Beware the dreaded New Year’s resolutioner!

Beware the dreaded New Year’s resolutioner!

This column, which originally ran on a number of Patches, got me in a boatload of trouble with the rabble. I thought I was simply applying satire, but the folks who quit six weeks in took it quite seriously. But would that ever stop me from running it again? Nope! Enjoy!


New Year’s is a harmless annual institution, of no particular use to anybody save as a scapegoat for promiscuous drunks, and friendly calls and humbug resolutions. – Mark Twain

So! We’ve made it through Halloween, somehow survived Thanksgiving, and suffered through Christmas, but the ordeal isn’t nearly over. No sir! Because New Year’s Day is rapidly approaching and those fine fit souls who regularly avail themselves of a health club are about to face a creature far more terrifying than anything the mind of Stephen King could possibly concoct.

Yes! It’s the dreaded New Year’s Resolutioner, or as a friend likes to call ‘em, “the six weekers,” because 90 percent of them will vanish by Valentine’s Day, never to be seen or heard from again.

Completely clueless and armed with utterly unrealistic expectations, they descend upon health clubs everywhere like a horde of January 2nd locusts whose sole intent is to make the rest of our workout lives as miserable as possible. They clearly believe “Gym Etiquette” is the guy who hosts the French cooking show on PBS, and if they succeeded nearly was well at working out as they do at wreaking health club havoc, they’d be an exercise force to be reckoned with.

It starts in the suddenly crowded parking lot with the kind of jockeying for the closest spot that would make a demolition derby sponsor proud. They apparently fail to understand the entire point of joining a health club is to get a good workout, so why not start with a longer walk from the car?

But no! They’d rather run over a slew of senior citizens and knock over every pregnant woman than have to take those five extra steps to the front door. And it doesn’t get any better once they’re inside the building, either! Let’s start with the running track!

How difficult is it to grasp the notion that walkers ply the inside lanes while speedsters take the outside ring? Posting signs to that effect seems patently pointless! But that regular annoyance pales in comparison to the resolutioners who:

  • Stop to gab with friends smack dab in the middle of the track
  • Switch lanes like a squirrel trying to cross a six-lane metropolitan highway at rush hour
  • Walk right out onto the track completely oblivious to the runner coming directly at them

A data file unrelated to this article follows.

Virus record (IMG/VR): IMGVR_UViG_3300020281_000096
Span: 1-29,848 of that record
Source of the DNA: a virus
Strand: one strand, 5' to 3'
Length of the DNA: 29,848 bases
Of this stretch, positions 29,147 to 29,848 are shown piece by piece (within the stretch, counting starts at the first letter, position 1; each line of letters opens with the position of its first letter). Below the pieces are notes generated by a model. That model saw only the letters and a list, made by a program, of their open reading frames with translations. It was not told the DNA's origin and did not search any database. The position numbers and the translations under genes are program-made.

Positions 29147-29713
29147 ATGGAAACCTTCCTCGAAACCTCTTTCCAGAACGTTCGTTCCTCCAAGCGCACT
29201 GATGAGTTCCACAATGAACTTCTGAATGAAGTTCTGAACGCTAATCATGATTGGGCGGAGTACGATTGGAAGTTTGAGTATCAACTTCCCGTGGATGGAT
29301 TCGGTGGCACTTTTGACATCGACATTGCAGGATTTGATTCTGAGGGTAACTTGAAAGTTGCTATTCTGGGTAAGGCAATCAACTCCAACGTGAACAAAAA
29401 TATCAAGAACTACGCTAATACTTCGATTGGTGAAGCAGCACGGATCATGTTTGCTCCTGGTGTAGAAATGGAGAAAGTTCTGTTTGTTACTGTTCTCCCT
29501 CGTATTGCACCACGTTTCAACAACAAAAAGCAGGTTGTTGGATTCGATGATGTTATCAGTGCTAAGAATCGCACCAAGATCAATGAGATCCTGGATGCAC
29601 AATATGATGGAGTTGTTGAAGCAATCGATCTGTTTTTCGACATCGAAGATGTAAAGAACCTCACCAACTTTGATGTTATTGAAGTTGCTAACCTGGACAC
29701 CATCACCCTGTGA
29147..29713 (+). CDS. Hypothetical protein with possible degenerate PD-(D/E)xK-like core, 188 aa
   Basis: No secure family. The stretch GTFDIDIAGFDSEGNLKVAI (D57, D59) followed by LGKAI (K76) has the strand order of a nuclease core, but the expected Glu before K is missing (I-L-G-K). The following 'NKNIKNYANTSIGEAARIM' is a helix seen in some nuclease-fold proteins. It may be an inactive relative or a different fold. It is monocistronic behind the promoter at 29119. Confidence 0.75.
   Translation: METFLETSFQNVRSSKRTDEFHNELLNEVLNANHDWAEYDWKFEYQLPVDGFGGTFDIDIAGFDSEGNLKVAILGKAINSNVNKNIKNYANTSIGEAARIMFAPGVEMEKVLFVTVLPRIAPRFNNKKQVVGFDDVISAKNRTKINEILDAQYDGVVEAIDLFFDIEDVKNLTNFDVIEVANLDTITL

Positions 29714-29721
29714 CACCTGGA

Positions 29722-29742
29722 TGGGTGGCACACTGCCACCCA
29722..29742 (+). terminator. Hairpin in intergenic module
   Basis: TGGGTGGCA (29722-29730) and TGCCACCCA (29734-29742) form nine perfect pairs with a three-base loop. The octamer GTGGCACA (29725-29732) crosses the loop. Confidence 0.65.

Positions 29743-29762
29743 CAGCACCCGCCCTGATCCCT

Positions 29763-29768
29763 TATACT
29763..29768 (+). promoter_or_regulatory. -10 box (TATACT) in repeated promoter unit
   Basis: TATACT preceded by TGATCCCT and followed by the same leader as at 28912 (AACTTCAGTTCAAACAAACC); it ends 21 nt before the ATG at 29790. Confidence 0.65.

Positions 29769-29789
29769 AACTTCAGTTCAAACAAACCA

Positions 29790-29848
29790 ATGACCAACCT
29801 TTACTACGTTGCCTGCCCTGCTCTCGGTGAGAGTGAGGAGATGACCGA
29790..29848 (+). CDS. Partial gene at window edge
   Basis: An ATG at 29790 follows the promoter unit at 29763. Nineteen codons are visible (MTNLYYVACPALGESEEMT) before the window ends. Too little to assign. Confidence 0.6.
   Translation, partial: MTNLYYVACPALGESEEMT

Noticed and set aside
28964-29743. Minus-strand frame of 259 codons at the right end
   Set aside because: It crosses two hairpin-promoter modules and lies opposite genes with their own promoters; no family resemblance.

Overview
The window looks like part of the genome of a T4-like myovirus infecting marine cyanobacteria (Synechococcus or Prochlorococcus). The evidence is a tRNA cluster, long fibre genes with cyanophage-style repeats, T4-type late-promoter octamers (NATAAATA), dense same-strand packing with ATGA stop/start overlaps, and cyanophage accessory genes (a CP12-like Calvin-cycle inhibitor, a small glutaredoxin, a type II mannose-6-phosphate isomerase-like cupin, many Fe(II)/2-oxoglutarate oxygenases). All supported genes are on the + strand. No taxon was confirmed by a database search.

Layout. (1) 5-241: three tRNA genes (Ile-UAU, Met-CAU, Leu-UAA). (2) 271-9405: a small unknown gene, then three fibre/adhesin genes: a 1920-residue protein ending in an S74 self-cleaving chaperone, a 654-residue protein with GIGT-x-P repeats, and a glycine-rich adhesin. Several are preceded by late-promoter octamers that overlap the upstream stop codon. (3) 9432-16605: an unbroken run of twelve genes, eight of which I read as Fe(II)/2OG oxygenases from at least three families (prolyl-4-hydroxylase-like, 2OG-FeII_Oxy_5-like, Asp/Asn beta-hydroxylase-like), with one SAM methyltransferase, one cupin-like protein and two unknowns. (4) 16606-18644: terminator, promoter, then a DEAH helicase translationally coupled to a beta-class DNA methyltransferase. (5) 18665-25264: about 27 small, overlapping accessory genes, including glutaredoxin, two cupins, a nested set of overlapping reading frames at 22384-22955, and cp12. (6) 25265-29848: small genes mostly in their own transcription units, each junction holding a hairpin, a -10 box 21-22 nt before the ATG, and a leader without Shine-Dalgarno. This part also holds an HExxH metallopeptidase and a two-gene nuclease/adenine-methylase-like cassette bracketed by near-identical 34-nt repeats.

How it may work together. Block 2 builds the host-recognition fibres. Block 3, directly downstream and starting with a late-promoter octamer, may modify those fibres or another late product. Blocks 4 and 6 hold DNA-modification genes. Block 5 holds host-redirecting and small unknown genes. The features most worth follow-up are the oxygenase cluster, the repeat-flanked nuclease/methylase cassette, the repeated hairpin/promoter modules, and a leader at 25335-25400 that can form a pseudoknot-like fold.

• Run three across while maintaining a loud conversation so everyone else has to slow to their pace
  • Run in the wrong daily direction oblivious to the fact that everyone’s coming right at them

But my indoor track favorite is the mostly males who persist on proving their machismo by “beating” you in some sort of self-imagined race.

You see, regulars have a specific plan. A recovery day might require 9:30 miles, a tempo run could entail 8-minute miles, and a sprint/interval day might mean a 6:30 to 7-minute pace. Unless it’s a particularly crowded day, we’ll stick to that plan regardless of what anyone else does.

So, I’ll never forget the fortysomething gentleman who, finally taking offense at my repeatedly passing him, insisted on besting my 7-minute pace only to collapse in the corner when he pulled every muscle south of his waist upon hitting that first curve. I never saw him at the gym again.

The same phenomenon happens in the pool, too!

But while those track and pool foibles are mildly amusing, the weight room festivities will make you downright homicidal. Those include, but aren’t nearly limited to:

  • Failing to understand what a set of “reps” really is such that they co-opt the machine for three straight days
  • Loudly grunting as they struggle to do 10 reps with a weight stack that would make Arnold Schwarzenegger nervous
  • Gabbing with a friend for 45 minutes while sitting on the bench press machine the entire time
  • Failing to wipe their sweat off the machine despite the insistent signage instructing them to do just that
  • Regularly letting the weight stack crash down such that it becomes a fascinating form of Chinese water torture

And let me tell you, despite the most diplomatic of overtures, our not-so-erstwhile resolutioners don’t take kindly to constructive criticism, either. I’m sure their surliness has something to do with the fact they’d rather be enjoying a colonoscopy than have to endure a five-minute walk.

When you politely ask them to relinquish a weight machine or follow the posted running track rules, by their over-the-top responses you’d think you just told them ‘The Real Housewives of Beverly Hills’ had just been canceled.

Our newbies do fare much better in any variety of the spin, aerobics, or yoga classes most health clubs offer, because their deleterious effect is diluted, and the teachers generally keep them from destroying themselves. So, there is hope for some of them.

But just when you think a few of ‘em will crack the 45-day mark, errantly believing they’ve created a catastrophic calorie deficit, they start capping off their workouts with a visit to the candy machine or snack bar. And when that kind of junk food binge adds up to a ten-pound weight gain by the end of the week, it demoralizes them to the point where they decide that working out is an exercise in futility (pun intended).

Thankfully, unlike most of the trials and travails that plague this planet, as we previously discussed, this New Year’s resolutioner scourge always seems to settle down around mid-February when most of ‘em go right back to their sedentary ways.

If only the plethora of tragedies that consistently befall curmudgeons had a similar expiration date, life would be that much more bearable.


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